I don't deny that I like to complain. But the fact of the matter is, I really think that if you make yourself do something that is slightly out of your comfort zone, great surprises may await. I'm starting this off with something seemingly so unrelated because this is why I got a chance to visit Harrods. If it hadn't been 'someone', then I really thought about skipping Harrods. What? I'm not a big fan of shopping anyway. And even if I am, most of the things here are way over my budget anyway! BUT!! I'm glad I went anyway! You'll see why.
目前分類：【英格蘭】倫敦 London (21)
- Mar 19 Sat 2011 20:19
- Mar 18 Fri 2011 10:57
The British Museum is open until 8pm every day (summer season). However, not all galleries are open after five. This is what I had not known during my visit. Unfortunately, after they were ushering people out of certain galleries, I realised that I had already been to the galleries that were open till late. I had to come back the next day. When I asked the clerk if I needed to pay again for my audio guide, he kindly signed at the back of the reciept, and assured me that I didn't have to pay again the next day.
- Mar 16 Wed 2011 11:47
This is yet another place in London that tourists/travellers must visit while in London. When you plan your itinerary, do make sure that you leave at least one full day for this. Because even if you are an amateur, you'll still end up spending an entire day in here! The best news of all is that there is no admission charge, although it is strongly recommended that you rent an audio guide to get the most out of this trip.
- Mar 15 Tue 2011 09:25
Who is Samuel Johnson? I'll bet not many people know his contribution to the English speaking world. We are looking at the house of the person who put together the VERY FIRST English dictionary! All of you who have ever even touched a dictionary, whether Merriam Webster, Longman, Cambridge, or even the mighty OED, have Johnson to thank for it!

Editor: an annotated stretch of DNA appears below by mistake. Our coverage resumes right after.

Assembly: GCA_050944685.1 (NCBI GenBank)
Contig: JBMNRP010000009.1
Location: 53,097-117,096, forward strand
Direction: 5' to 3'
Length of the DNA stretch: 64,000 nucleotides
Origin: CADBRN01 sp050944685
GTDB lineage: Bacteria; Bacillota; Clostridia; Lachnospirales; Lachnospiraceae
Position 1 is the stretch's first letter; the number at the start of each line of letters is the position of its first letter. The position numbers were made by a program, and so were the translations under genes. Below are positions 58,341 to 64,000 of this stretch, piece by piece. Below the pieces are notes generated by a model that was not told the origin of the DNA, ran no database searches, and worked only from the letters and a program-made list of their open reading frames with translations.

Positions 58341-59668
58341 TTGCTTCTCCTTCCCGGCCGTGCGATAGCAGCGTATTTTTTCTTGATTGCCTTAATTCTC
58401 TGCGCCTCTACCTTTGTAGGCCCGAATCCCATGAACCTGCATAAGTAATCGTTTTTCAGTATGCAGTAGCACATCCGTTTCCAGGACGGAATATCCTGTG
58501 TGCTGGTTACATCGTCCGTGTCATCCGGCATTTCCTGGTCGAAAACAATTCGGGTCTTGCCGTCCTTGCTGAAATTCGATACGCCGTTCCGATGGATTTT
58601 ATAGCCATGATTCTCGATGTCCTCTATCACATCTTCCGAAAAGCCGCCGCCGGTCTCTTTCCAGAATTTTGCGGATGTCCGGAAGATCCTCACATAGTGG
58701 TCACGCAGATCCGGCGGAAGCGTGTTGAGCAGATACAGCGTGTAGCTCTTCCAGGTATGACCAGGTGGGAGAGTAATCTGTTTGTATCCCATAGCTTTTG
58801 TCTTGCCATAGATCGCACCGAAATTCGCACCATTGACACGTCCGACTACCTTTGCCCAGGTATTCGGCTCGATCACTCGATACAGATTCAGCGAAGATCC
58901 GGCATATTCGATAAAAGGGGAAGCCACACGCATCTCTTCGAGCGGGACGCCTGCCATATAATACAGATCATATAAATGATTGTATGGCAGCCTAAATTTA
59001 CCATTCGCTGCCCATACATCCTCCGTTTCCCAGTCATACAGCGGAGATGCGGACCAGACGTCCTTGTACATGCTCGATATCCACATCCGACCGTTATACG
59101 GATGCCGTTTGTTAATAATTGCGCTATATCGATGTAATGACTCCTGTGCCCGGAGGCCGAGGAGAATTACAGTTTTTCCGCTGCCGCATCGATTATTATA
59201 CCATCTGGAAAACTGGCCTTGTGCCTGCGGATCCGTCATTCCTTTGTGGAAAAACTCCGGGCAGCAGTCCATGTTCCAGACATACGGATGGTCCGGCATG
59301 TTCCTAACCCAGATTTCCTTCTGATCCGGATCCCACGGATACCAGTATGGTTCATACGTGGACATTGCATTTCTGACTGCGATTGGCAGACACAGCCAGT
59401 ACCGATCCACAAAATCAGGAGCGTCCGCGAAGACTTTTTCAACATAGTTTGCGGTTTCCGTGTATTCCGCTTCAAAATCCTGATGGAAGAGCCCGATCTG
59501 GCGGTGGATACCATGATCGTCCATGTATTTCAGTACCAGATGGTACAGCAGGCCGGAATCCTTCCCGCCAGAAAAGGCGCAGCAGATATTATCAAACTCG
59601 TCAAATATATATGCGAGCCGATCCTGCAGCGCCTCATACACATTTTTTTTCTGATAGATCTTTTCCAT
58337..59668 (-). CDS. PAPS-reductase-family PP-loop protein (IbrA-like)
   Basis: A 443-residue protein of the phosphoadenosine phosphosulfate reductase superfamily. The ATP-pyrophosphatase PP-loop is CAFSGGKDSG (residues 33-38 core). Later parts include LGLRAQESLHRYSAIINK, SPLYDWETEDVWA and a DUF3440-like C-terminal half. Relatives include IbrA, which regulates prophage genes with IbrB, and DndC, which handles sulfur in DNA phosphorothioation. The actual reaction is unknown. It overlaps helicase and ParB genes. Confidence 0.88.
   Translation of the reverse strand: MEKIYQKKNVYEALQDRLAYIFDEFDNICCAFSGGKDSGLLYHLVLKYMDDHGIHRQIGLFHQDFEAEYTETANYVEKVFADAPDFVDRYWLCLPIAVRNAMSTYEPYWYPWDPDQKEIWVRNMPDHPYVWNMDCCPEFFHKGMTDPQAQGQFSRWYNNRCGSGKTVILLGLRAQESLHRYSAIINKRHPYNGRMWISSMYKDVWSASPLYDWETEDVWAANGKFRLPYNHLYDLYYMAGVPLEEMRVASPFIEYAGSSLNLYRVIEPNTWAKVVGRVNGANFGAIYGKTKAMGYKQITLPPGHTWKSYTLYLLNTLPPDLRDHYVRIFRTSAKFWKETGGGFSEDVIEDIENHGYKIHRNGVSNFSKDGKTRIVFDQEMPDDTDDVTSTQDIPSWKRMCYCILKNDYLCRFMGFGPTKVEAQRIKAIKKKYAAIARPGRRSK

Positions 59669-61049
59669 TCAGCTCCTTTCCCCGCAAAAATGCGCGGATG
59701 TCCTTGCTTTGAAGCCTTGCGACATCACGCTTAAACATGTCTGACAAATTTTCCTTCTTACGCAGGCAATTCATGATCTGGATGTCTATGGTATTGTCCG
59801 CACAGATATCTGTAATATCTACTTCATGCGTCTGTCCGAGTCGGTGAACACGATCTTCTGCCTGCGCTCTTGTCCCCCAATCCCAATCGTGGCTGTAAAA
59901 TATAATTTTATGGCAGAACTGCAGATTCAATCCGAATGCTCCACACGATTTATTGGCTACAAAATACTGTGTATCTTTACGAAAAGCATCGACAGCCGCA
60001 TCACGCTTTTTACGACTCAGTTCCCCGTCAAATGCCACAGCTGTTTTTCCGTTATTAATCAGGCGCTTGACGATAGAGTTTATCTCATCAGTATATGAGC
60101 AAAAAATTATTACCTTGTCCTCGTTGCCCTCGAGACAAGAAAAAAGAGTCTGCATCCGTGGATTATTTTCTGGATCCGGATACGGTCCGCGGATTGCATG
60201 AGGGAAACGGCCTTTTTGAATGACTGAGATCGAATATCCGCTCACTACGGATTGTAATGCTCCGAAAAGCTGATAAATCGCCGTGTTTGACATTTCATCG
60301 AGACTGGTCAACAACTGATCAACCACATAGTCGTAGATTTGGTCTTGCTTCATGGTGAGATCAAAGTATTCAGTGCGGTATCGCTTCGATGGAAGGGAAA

Samuel Johnson到底是誰啊？我想應該沒有很多人知道他對英語世界的貢獻吧！這個家的主人呢，就是寫出有史以來第一本英文字典的偉人啊！即使你只是輕輕地觸摸過一本字典，無論是Merriam Webster, Longman, Cambridge或是神聖的OED，都要記得這一切都是拜Johnson所賜啊！
- Mar 14 Mon 2011 09:20
I reckon not a lot of tourists would come here, prior to the time of the 'Da Vinci Code'. This is the place where Langdon brought Teabing, thinking there were tombs of knights here. Only after their arrival did Langdon realise that there were only effigies, not tombs. Then, Teabing's butler came in, shooting, taking Teabing as hostage...
- Mar 12 Sat 2011 21:09
Although my student ID had already expired, and I've already made the best use of it while I could, I still managed to get concession for the audio guide at the National Gallery (chuckle). Actually, I planned to tell the lady that I hadn't been aware of its expiration date, that is, if she found out. Fortunately, she didn't. And I still got the concession. Look at the first photo, doesn't it look like a painting?
- Mar 11 Fri 2011 09:36
London Eye, yet another landmark of London, and made its appearance in so many movies, it should receive its very own Academy Award!
- Mar 09 Wed 2011 10:33
The Mandarin nickname of Big Ben, if translated back to English, means 'Big Clumsy Clock'（大笨鐘）. When I was still teaching English to young scholars, I once had a student named 'Ben', and his fellow classmates often teased him about his name (phonetically sounding similar to 笨 = clumsy) Personally, I think it's a rather cute translation of its nickname, and quite aptly named as well. However, few people know the origin of the 'Ben' part of the name.
- Mar 08 Tue 2011 09:26
Westminster Bridge was built in 1862. Most people know it from the sonnet 'Composed upon Westminster Bridge, September 3, 1802' by the Romantic Poet Laureate, William Wordsworth. Although the surrounding area now, is not quite as picturesque as the sight Wordsworth had seen during his time, the walk over the bridge, I'm sure, continues to be rather pleasant and enjoyable.